EDPA town hall expected to draw a crowd

B.C. Assessment studying bylaw’s effect on land value

Saanich Mayor Richard Atwell stands atop Peacock Hill. Atwell is opposed to the current setup of Saanich’s Environmental Development Permit Area bylaws that he believes infringe on the rights of property owners

Saanich Mayor Richard Atwell stands atop Peacock Hill. Atwell is opposed to the current setup of Saanich’s Environmental Development Permit Area bylaws that he believes infringe on the rights of property owners

Mayor Richard Atwell is prepared to revise the Environmental Development Permit Area bylaw in the name of instant relief for Saanich landowners.

The mayor is standing by his initial attempt to repeal the bylaw in spring, which council did not support.

Saanich’s long-awaited additional town hall meeting for the EDPA is Thursday from 6 to 11 p.m. in the field house of the George Pearkes Community Centre, 3100 Tillicum Rd.

“Everyone will get a chance to speak, it could be a long night,” Atwell said.

The EDPA bylaw came into effect in 2012 following a campaign of public consultation by Saanich staff. It blew up into controversy when Norman Bull and Teresa Bijold of 4007 and 4011 Rainbow St. claimed their properties were losing value as they’d be unable to subdivide them due to the EDPA bylaw, despite living on the properties for decades. In contrast, the neighbouring properties on the street were sub-developed in the years just prior to the EDPA.

What followed was a couple of roller coaster council sessions in 2015, in which crowds filled the chambers for the EDPA. Atwell attempted an impromptu repeal of the EDPA but that failed.

Instead, council and staff ordered two open house meetings and a town hall on Nov. 12 in the auditorium of Garth Homer Society.

The town hall filled Garth Homer and dozens more were turned away, with council immediately declaring a second town hall would be held.

“What we need is an instant relief for homeowners,” Atwell said. “My attempt to repeal the bylaw in the summer didn’t find favour with council so I’d be reluctant to bring that back.”

There is some suggestion the EDPA should be limited to subdivisions, which Atwell thinks was its original intent.

“Whatever we do, we need to do something so we don’t have this drag on for two years.”

Council to this point seems split.

Anita Bull represents her family elders Norman Bull and Teresa Bijold, as well as the group Saanich Citizens for a Responsible EDPA. Her group has met with some councillors to promote the creation of a new volunteer stewardship program that will ensure a better future for Saanich’s sensitive ecosystems, particularly in urban setting.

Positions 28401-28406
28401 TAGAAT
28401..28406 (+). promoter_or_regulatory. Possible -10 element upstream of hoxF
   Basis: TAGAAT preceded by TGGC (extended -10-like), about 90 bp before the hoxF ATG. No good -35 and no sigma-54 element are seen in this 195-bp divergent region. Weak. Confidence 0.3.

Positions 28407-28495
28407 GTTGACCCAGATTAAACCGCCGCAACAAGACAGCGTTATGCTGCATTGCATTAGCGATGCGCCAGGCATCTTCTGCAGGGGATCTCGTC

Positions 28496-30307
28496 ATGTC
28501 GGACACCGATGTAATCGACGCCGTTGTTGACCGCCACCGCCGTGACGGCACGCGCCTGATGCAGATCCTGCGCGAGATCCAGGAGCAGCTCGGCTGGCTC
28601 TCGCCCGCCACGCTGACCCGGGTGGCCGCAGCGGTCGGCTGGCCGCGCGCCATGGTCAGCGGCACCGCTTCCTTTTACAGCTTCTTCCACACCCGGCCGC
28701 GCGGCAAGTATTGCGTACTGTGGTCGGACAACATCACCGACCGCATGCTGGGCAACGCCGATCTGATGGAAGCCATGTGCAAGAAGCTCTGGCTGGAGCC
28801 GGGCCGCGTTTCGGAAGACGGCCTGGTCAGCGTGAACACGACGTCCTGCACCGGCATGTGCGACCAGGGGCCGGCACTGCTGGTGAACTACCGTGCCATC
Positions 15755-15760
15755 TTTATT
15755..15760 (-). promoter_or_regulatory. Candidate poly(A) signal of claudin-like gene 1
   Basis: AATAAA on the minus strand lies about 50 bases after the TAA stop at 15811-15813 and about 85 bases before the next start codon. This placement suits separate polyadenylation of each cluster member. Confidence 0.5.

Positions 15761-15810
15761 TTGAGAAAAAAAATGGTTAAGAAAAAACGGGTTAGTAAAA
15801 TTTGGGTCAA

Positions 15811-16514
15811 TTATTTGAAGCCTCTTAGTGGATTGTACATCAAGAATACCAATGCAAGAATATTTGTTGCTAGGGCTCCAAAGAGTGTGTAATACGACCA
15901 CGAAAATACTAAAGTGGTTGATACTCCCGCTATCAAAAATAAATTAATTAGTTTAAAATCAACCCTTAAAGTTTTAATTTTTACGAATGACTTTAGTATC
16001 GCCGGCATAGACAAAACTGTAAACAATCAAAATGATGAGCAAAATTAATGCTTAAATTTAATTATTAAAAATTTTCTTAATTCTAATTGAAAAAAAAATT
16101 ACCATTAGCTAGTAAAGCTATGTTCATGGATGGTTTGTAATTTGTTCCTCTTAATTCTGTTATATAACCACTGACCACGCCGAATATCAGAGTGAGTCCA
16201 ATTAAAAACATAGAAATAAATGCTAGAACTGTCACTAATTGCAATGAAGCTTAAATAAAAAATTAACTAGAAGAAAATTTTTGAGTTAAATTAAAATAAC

“The reason we plan to give council at the town hall is that the current  bylaw isn’t doing enough to protect our environment,” Bull said.

While some people support the EDPA, including a new group called SAFE, Saanich Action For the Environment, Bull says the bylaw is actually having a negative affect.

“Right now no one wants to plant trees or any native plants for fear their property will be placed in the EDPA with all its restrictions and their property will lose value,” Bull said. “People are plucking seedlings from the ground before they are captured under the tree bylaw.”

As of the Feb. 1 appeal deadline, B.C. Assessment Association has received upwards of 35 appeals from Saanich homeowners blaming the EDPA for devaluing their property, said B.C. Assessment spokesperson Reuben Danokody.

Using the EDPA mapping, B.C. Assessment undertook a January initiative to study the 2015 sales of EDPA affected properties.

To this point, B.C. Assessment agents aren’t using the EDPA as a direct factor in the valuation of properties. However, if the EDPA affected the negotiations of the recent sale of a property, it will have an indirect link.

In fact, of the 98 Saanich properties sold in 2015 that are in the EDPA atlas B.C. Assessment noted none had included a notification of the EDPA in the details of the sales, such as MLS.

“From our research, there’s nothing stating that MLS said there’s an EDPA bylaw in place. Whether or not the vendor or buyer is aware is a question mark, and we don’t know if it’s intentional or not, it could be a case of the vendor not knowing,” Danokody said.

B.C. Assessment has in fact been monitoring any potential impact of the EDPA on property value since 2012. They have reason to believe there’s a market impact, though there is not enough evidence to this point to quantify it.

“We’re keeping an open mind and if the evidence points in that direction we will consider it,” Danokody said.


Bull’s citizen group is currently conducting a survey with 890 names to date in regards to the issue of disclosure. The group is seeking how many properties were purchased since March 2012, whether there was disclosure of the EDPA on the property, and whether they would have bought if they knew the property was in the EDPA.



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